The country’s economic growth fell to 6.5 per cent in 2011-12, according to official figures released on Thursday. The growth was the lowest in nine years, including the global financial crisis period of 2008-09 when it was 6.7 per cent. The advance estimates for 2011-12 had pegged the growth at 6.9 per cent. In 2003-04, GDP (gross domestic product) had grown four per cent.
Economists have attributed the fall this time to a poor performance in manufacturing, mining and construction, a high interest rate regime, environmental issues, land acquisition problems and an uncertain global economy.
The industry demanded a revival package for the economy. “A comprehensive economic revival package has to be announced at the earliest,” Confederation of Indian Industry Director General Chandrajit Banerjee said. Adi Godrej, chairman, Godrej Group, said the message was clear. “We have to work doubly hard to revive growth. The reforms process should be given top priority. Subsidies should be cut and FDI in various sectors allowed. Above all, politics must not be allowed to come in the way of all this,” he said.
V N Dhoot, chairman and managing director, Videocon Industries, said, “Globally, growth has practically vanished. In that sense, India’s GDP growth of 5.3 per cent is better. But, we need to restore the confidence of foreign investors in India's growth story. We have to manage both our fiscal deficit and current account deficit better.”
GDP growth in the fourth quarter last fiscal fell to a 32-quarter low of 5.3 per cent. Even in the worst quarter (January-March) of 2008-09, the economy had grown 5.9 per cent. In fact, the quarterly growth was the lowest since the GDP base was revised to 2004-05 from the earlier 1999-2000.
Part of the low growth in the fourth quarter could be explained by a sharp revision of GDP expansion in the corresponding period of 2010-11 to 9.2 per cent from the earlier estimate of 7.8 per cent, according to an analysis by YES Bank.
When mining started looking up slightly, growing 4.3 per cent in the fourth quarter against a contraction in the previous three quarters, manufacturing declined 0.3 per cent against a meagre growth of 0.6 per cent in the previous quarter and 2.9 per cent and 7.3 per cent in the second and first quarter, respectively.
Growth in construction services came down to 4.8 per cent after it rose to 6.6 per cent in the third quarter from 6.3 per cent in the second quarter and 3.5 per cent in the first. The sector grappled with land acquisition problems and high interest rates.The otherwise booming trade, hospitality, transport and communication sector also decelerated, as growth fell to seven per cent in the fourth quarter, against 10 per cent in the third, 9.5 per cent in the second and 13.8 per cent in the first.
Farm sector growth decelerated to 1.4 per cent in the fourth quarter, the lowest in the last fiscal. But, that had been factored in the advance estimates.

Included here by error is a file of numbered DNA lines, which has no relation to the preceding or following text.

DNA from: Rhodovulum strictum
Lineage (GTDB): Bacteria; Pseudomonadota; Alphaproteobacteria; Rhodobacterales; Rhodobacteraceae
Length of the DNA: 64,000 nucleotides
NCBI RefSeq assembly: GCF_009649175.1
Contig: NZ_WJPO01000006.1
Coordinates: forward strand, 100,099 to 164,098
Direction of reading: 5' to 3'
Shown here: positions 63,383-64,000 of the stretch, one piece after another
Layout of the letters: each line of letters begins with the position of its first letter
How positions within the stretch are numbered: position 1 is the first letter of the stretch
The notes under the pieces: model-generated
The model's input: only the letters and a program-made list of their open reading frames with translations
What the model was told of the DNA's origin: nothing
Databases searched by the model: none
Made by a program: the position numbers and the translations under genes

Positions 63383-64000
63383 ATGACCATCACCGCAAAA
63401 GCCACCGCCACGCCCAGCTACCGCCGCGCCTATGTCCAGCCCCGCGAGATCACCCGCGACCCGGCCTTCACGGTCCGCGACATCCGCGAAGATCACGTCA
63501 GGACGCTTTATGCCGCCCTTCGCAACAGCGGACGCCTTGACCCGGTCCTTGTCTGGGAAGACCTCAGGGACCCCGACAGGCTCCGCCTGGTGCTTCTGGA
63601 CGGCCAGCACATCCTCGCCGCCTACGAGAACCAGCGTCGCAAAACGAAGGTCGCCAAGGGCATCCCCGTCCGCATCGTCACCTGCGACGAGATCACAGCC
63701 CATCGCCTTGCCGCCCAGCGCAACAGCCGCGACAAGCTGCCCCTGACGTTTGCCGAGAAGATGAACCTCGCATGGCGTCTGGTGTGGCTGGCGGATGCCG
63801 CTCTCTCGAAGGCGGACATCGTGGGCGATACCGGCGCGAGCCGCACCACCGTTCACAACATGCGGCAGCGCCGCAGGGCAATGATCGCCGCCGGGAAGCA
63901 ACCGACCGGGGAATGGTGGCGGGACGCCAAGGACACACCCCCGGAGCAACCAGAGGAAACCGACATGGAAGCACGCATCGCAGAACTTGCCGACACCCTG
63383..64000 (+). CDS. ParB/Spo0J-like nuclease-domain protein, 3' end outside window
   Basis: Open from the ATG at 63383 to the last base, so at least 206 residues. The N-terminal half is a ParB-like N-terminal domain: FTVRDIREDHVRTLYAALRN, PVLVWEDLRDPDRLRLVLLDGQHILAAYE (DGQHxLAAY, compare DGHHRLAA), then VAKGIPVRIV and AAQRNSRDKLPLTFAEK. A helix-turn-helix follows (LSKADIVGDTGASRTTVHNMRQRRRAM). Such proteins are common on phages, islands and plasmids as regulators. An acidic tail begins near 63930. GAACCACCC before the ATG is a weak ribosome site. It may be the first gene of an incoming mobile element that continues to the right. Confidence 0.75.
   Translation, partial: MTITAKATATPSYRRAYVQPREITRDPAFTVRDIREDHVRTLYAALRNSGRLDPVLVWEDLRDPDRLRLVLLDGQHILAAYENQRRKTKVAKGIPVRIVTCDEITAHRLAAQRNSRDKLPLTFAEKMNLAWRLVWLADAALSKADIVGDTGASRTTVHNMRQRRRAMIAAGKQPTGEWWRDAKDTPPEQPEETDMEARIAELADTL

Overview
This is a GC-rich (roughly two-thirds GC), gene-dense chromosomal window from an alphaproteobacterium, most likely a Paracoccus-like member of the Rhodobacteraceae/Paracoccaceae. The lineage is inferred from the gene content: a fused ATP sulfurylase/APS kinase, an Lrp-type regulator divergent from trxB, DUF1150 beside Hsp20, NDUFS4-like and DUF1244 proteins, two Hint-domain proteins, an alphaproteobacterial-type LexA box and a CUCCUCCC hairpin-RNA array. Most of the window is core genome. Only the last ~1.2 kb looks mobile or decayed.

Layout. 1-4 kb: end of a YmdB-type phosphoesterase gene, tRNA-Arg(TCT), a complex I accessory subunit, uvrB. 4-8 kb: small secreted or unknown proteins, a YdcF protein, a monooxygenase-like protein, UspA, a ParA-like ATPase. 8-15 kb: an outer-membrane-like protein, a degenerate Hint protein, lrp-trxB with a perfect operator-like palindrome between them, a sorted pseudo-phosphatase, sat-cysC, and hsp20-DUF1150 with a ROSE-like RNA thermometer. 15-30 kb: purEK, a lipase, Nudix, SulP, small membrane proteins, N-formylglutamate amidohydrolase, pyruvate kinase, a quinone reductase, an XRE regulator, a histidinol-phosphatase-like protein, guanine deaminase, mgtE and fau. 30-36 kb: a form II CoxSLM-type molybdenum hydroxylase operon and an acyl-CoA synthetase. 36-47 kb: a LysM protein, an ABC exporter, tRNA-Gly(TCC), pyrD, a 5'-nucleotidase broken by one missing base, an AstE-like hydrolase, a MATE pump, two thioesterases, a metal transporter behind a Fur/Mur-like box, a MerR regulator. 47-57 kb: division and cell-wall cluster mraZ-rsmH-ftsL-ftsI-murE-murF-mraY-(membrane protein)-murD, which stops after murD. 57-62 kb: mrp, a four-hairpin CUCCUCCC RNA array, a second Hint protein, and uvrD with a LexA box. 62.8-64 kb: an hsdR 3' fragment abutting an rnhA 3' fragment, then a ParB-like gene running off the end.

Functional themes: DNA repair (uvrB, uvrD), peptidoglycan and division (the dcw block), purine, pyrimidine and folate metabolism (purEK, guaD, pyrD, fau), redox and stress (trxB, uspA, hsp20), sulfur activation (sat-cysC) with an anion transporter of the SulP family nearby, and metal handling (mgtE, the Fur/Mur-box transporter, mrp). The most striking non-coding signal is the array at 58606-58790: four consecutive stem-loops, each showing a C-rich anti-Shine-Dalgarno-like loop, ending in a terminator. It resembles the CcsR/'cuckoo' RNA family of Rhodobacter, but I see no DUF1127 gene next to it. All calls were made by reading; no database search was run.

The economy had grown 8.4 per cent in the previous two years of 2010-11 and 2009-10.
However, there is a silver lining in the form of a pick-up in investment growth. Gross Fixed Capital Formation grew 3.6 per cent in the fourth quarter against a contraction of 0.32 per cent in the third, though it was less than 5.02 per cent in the second quarter and nowhere near the 14.88 per cent in the first quarter.
That, coupled with the Reserve Bank’s move to cut the repo rate 50 basis points in its annual policy, led Finance Minister Pranab Mukherjee to see a recovery in the current fiscal.
He said the rate cycle had been reversed, mining sector growth had picked up, progress had been made on fuel linkages for coal-based power projects and the investment growth rate had turned around in the fourth quarter.
Besides, a normal southwest monsoon had been predicted for 2012-13 and there were no major adverse results in corporate performance in the last quarter of 2011-12, the minister said.
“All these factors should help in the recovery of the growth momentum,” he said.
However, the Budget assumption and the Economic Survey projection of 7.6 per cent growth does not seem to be coming true this fiscal, given the initial trend of core sector growth. Eight core industries, having a weight of almost 38 per cent in the Index of Industrial Production, grew just 2.2 per cent in April 2012 against 4.2 per cent a year ago. The Prime Minister’s Economic Advisory Council Chairman, C Rangarajan, on Thursday pegged GDP growth at 6.5-7 per cent for the current fiscal.
Demand in the economy has not shown any revival. Private consumption expenditure grew 6.12 per cent in the fourth quarter, less than 6.17 per cent in the third quarter.
However, government consumption expenditure also came down to 4.13 per cent in the fourth quarter to 4.65 per cent in the previous quarter, which helped the Centre rein in the fiscal deficit at 5.75 per cent of GDP in 2011-12 against the projection of 5.9 per cent in the Budget. That was despite a lower size of the economy than anticipated. The Budget had assumed the economy to be Rs 89.12 lakh crore in 2011-12 whereas the acutal size stood at Rs 88.55 lakh crore.
Mukherjee said the government would take all necessary steps to address the imbalance on the fiscal and current account fronts. “It would help in checking inflationary expectations and inspire confidence for improved capital flows as well as a recovery in domestic investment growth,” he added.
“We now expect the RBI to ease the repo rate another 50-75 basis points in 2012-13 along with a CRR (cash reserve ratio) cut of 100 basis points,” said YES Bank chief economist Shubhada Rao.
“The inflation data for May 2012, to be released prior to the RBI’s June policy review, remains a key determinant of the magnitude and timing of any future rate cuts,” ICRA economist Aditi Nayar said.